Many Workers Choosing High-Deductible Health Insurance

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A new study finds that more workers are choosing high-deductible plans over traditional plans. Find out who is doing so -- and why it might not always be a good thing.

More than half of large employers in a new analysis now offer their workers high-deductible health insurance plans.

This finding from Benefitfocus, a provider of benefits-management software, highlights a national trend toward high-deductible plans, CNBC reports today.

Benefitfocus’ report also found that when an employer offers at least one high-deductible plan and at least one traditional plan, about 40 percent of workers opt for the high deductible. Younger workers were especially likely to choose the high deductible.

An insurance deductible refers to the amount of money that insured individuals must pay out of pocket for health care expenses before their insurance company starts contributing to those expenses. High-deductible plans tend to have lower monthly premium payments compared with traditional plans, however.

Still, Benefitfocus notes that high-deductible plans require enrollees to “take on much more financial risk” compared with traditional plans.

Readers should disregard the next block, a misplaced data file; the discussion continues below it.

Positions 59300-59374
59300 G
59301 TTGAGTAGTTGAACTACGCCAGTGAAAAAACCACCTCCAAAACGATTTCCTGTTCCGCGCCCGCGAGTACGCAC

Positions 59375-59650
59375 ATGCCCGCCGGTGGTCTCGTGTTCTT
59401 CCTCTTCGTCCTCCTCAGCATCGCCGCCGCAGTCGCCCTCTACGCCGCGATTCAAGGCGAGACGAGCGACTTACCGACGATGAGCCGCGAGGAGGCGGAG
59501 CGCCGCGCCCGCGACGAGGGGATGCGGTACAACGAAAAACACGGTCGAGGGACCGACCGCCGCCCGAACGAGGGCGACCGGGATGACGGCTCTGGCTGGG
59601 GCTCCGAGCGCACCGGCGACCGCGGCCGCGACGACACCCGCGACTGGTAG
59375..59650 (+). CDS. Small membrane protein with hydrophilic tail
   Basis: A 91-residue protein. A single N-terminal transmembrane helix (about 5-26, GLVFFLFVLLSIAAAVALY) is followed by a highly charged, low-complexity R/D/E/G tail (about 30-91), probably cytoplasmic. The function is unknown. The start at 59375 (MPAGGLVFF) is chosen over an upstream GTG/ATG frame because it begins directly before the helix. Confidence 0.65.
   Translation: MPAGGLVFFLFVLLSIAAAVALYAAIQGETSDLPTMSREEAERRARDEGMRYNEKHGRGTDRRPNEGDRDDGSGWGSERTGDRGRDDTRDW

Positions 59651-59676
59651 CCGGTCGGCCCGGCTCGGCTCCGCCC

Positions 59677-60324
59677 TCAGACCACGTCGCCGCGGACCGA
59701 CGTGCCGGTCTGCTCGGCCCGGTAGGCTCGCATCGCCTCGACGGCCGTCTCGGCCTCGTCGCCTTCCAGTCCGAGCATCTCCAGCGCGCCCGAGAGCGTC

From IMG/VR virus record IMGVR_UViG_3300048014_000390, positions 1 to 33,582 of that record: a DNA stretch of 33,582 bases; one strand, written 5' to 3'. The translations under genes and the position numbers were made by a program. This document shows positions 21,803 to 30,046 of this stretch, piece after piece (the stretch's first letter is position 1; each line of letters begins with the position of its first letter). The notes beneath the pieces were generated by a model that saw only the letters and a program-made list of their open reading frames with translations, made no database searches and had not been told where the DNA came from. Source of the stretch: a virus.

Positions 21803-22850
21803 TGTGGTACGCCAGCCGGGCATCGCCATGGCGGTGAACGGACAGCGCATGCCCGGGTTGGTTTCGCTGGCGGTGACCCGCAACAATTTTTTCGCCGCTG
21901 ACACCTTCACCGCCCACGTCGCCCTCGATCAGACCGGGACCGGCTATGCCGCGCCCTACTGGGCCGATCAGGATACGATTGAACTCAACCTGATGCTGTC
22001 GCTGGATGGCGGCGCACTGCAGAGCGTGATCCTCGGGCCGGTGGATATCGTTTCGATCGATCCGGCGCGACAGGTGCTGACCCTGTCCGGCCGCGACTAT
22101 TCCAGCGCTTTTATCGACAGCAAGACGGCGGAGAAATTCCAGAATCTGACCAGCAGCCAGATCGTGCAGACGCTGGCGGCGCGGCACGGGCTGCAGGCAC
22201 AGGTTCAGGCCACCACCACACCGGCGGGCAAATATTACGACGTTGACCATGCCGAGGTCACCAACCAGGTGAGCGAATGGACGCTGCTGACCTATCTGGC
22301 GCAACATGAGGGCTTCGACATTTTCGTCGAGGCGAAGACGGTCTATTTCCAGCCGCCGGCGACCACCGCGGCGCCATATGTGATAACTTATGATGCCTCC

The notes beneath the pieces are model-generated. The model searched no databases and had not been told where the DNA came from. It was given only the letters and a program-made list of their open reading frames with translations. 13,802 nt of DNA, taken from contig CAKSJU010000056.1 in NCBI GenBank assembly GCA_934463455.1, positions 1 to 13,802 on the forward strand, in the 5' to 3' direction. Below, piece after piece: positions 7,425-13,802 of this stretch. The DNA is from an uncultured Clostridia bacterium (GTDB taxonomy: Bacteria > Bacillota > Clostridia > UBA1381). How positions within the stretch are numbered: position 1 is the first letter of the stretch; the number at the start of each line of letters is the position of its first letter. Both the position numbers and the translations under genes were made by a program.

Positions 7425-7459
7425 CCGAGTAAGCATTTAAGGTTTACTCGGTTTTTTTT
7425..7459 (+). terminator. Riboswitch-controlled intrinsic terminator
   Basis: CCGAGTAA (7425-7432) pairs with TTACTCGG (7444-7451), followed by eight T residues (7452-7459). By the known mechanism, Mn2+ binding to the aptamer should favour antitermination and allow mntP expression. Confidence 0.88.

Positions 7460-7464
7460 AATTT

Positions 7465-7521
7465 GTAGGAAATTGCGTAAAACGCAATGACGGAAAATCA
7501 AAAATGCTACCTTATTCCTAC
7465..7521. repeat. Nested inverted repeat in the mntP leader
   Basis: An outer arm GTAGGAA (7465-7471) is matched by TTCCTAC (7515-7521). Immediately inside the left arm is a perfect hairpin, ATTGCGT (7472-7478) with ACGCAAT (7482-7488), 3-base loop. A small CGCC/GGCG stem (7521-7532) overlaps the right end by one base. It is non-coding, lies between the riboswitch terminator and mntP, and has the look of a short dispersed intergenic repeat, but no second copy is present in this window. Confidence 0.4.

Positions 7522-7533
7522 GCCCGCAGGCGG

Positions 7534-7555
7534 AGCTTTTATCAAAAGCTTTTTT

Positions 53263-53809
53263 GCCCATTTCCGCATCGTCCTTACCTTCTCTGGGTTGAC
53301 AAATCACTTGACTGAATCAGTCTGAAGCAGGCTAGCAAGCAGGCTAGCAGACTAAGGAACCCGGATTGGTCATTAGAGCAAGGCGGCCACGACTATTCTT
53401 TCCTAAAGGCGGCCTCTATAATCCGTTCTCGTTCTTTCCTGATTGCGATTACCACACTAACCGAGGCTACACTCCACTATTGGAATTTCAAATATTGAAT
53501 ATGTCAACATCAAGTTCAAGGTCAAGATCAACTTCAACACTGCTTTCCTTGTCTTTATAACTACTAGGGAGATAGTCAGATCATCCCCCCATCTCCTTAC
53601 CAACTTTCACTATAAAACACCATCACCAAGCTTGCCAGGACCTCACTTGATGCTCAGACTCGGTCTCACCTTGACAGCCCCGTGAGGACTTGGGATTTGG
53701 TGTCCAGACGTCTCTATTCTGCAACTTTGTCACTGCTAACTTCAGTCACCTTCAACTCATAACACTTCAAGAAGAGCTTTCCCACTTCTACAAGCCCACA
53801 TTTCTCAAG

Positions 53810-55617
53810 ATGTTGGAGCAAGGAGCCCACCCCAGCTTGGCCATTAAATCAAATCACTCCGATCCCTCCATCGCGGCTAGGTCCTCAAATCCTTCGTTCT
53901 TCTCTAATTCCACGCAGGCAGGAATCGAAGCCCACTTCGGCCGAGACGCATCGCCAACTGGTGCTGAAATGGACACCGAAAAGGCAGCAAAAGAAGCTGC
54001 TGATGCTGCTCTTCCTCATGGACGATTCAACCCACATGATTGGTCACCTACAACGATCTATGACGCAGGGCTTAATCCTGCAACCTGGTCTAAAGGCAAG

High-deductible plans are becoming an increasingly common offering by companies looking for ways to control health benefits costs, CNBC reports.

CBS MoneyWatch reported last week that deductibles for employer-sponsored health care plans have increased by 67 percent since 2010.

CBS explains that while higher deductibles hurt Americans’ pocketbooks, they aren’t designed to punish. The hope is that if consumers have to share more of their health care costs, they will become more careful about their health care spending by comparison shopping and avoiding unnecessary medical treatment.

Ben Handel, an assistant professor of economics at the University of California at Berkeley, tells CBS that consumers do spend less when they share more of the costs — but not because they are shopping prices and reducing wasteful care.

A paper authored by Handel and fellow researchers and published by the nonprofit National Bureau of Economic Research in October found that consumers with high deductibles reduce spending across the board:

We find no evidence of consumers learning to price shop after two years in high-deductible coverage. Consumers reduce quantities across the spectrum of health care services, including potentially valuable care (e.g. preventive services) and potentially wasteful care (e.g. imaging services).

How do you feel about high deductibles? Share your thoughts below or on Facebook.

Stacy Johnson

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